Will Claney, Tech Talk

Setting the record straight on ­antivirus options

Will Claney, Tech Talk(June 3, 2024) — Does your antivirus software hold up to current stringent standards, or was it just a freebie afterthought?

If you think your files, photos and banking passwords are protected, read no further. However, if you suspect your antivirus protection could use a review, continue reading.

Given today’s cyber threats, Windows XP would be infected within 30 seconds of being on the Internet, according to Microsoft’s Co-Pilot. Windows 10 and 11 are much better – now it takes hours to days.

Tyler Von Harz of History Computer tells the tale of products to avoid: “Some of the most famous antivirus software brands are not something that you should put on your computer.”

Many brands introduce their own problems, from poor performance to outright messing with other installed software. Here are some reviews from Tyler and me.


Norton, one of the most well-known antivirus brands. “The most misleading loophole in Norton’s offerings is that it does not include real-time protection, ultimately defeating the entire point. You also shouldn’t notice that antivirus software is running at all, but Norton makes its presence known.”

McAfee. “More known for the annoying popups that come with the service, rather than the service itself. Then, when people do talk about the service, it is usually with an attitude of annoyance beyond those popups. Users cannot control updates, with many reporting activities being completely interrupted with no real way out. Ultimately, McAfee is completely outdated, while some of these other options may still have one or two positive redeeming qualities.”

MacKeeper. “MacKeeper has a long history of misdeeds,” according to Tyler. “On the surface, it even seems like a scam or like it’s malware that you’re trying to avoid.”

Webroot. “Should come with a warning sign that tells every user not to attempt uninstalling it. It is incredibly difficult to uninstall the program, with many users giving up entirely, succumbing to their fate, and realizing they should have avoided the software altogether.”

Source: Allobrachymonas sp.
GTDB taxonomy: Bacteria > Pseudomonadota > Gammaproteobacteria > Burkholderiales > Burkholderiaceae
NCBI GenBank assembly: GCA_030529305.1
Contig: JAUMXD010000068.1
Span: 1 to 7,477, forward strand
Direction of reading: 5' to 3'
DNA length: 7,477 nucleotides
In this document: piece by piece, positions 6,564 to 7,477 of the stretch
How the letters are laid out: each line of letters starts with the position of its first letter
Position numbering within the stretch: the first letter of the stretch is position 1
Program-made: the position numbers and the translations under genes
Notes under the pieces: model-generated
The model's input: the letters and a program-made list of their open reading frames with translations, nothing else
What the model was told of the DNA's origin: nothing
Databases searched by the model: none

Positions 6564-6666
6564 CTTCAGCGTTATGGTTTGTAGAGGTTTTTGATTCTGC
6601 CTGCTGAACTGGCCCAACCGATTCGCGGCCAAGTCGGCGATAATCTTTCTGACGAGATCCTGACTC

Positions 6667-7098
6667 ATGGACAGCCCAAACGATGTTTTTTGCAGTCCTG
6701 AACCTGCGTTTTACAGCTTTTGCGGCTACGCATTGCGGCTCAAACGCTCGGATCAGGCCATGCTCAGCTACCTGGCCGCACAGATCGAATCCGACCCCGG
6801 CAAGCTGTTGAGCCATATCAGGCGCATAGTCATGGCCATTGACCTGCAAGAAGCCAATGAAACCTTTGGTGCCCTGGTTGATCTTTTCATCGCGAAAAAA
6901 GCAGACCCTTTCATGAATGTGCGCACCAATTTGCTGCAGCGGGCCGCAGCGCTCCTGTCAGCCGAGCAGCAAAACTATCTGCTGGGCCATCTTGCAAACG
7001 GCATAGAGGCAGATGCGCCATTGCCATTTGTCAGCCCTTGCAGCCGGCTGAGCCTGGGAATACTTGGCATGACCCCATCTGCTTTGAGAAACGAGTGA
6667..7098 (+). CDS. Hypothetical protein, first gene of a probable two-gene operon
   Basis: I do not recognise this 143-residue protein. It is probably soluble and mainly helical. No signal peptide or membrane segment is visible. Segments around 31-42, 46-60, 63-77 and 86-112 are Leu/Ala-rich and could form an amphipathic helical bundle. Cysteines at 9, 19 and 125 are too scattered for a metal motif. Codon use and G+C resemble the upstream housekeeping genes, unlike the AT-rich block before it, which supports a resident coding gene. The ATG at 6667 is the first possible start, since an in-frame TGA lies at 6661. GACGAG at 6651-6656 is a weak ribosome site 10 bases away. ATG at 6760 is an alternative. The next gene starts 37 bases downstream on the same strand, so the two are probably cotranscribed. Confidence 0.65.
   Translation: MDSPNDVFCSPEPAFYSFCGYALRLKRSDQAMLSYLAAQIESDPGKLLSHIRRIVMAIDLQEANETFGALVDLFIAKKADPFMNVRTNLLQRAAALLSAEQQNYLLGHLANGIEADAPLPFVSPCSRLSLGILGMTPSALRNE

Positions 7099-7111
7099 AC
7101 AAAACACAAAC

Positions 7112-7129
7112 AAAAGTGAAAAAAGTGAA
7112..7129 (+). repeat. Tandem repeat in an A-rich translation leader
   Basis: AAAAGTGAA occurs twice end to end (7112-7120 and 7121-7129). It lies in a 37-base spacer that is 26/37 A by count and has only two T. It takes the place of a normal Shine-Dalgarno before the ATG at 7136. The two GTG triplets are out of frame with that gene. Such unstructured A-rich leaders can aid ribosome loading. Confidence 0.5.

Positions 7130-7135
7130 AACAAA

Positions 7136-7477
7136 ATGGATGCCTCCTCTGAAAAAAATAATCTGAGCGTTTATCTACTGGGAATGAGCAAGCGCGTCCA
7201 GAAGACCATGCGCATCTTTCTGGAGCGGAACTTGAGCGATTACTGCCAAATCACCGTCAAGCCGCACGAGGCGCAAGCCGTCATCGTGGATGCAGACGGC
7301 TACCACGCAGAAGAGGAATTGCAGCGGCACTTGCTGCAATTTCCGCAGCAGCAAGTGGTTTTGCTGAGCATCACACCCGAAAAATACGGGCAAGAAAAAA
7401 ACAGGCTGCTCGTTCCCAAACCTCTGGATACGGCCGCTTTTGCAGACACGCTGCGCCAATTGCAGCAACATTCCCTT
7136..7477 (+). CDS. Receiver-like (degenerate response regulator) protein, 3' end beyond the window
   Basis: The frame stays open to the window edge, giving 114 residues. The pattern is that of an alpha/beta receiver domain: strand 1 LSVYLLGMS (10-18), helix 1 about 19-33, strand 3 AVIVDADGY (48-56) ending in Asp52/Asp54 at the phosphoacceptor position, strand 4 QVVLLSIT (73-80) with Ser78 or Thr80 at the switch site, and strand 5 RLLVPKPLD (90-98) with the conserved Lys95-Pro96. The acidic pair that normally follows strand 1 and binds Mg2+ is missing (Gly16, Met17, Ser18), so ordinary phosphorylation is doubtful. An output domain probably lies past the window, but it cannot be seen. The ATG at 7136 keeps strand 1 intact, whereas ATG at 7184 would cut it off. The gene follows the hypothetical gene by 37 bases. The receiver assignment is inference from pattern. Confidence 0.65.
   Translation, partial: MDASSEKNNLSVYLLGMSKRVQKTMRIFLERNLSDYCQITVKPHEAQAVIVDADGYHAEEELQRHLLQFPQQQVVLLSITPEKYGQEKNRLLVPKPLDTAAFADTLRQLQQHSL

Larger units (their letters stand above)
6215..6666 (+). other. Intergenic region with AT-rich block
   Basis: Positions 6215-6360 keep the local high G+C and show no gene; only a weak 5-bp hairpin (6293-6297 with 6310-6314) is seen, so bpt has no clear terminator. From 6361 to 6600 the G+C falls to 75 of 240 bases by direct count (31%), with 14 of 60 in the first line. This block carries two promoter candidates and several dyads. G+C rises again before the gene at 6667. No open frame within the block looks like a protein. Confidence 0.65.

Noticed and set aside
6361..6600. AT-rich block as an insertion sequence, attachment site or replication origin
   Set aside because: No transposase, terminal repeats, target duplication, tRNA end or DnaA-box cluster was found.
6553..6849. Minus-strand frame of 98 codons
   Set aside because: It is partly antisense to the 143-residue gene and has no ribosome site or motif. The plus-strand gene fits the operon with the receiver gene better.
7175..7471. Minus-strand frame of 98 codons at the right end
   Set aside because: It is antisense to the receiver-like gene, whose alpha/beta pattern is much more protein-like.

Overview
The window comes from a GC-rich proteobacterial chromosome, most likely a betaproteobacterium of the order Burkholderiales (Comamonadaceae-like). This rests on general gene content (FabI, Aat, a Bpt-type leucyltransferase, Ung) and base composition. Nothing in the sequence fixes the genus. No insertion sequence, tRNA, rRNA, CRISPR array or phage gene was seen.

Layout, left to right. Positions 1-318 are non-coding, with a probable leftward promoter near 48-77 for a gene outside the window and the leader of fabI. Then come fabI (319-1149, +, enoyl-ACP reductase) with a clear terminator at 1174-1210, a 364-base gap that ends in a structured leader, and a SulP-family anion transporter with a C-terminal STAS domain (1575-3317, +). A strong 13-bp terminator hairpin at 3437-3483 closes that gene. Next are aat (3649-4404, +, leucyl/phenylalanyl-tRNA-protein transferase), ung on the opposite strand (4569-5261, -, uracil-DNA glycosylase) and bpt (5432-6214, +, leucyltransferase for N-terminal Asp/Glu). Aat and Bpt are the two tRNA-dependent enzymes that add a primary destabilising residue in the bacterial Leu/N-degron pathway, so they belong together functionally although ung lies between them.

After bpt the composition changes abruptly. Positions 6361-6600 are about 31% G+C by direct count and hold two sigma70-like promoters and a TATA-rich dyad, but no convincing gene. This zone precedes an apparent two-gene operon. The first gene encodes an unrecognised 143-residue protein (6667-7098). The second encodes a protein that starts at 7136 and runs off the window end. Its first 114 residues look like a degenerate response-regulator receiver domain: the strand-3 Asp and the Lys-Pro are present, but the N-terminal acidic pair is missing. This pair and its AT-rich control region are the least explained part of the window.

Avast. “Another company that managed to do exactly what a security company should never even think of – sell their customers’ data to a third party. One simple action completely tarnished the brand’s reputation forever. Before then, though, Avast would show extremely threatening popups to its users. Antivirus software is meant to protect users, not scare them.”

Kaspersky. Ditto. Banned by the U.S. government, this Russian made software is among the worst, in my opinion. Full stop.

PCMatic. In my opinion, all bad news with a review rating of 3.5 out of 5 from respected reviewers. This is a “whitelist” software that requires you to tell it if you think the website you are going to visit is OK. Really? “Blacklists,” on the other hand, are downloads that run a scan against your files to detect hacks.

Good news

There is some good news: Microsoft includes Windows Defender with Windows 10, 11 and 12. It’s free, and it’s pretty darn good. If you want free, this is the only one I would recommend, although it uses a blacklist.

Antivirus powered by Artificial Intelligence (AI) includes real-time protection vs. downloading definition files, making it many times more effective than anything else on the market. It’s not a whitelist or a blacklist. It doesn’t use a definition file to try to match a virus to a definition of a virus, it is intelligence.

When a program wanders off and tries to do something it isn’t supposed to do, it’s a virus. SentinelOne is the winner in my view. It real-time AI. It thinks and acts without user involvement, it is managed for you and it is the best money can buy.

Now go do the right thing and protect yourself.

Email questions or comments to willclaney@gmail.com.

Will Claney
Will Claney

William Claney is an independent tech writer and former owner of Computers USA in the Clayton Station. Email questions or comments to willclaney@gmail.com.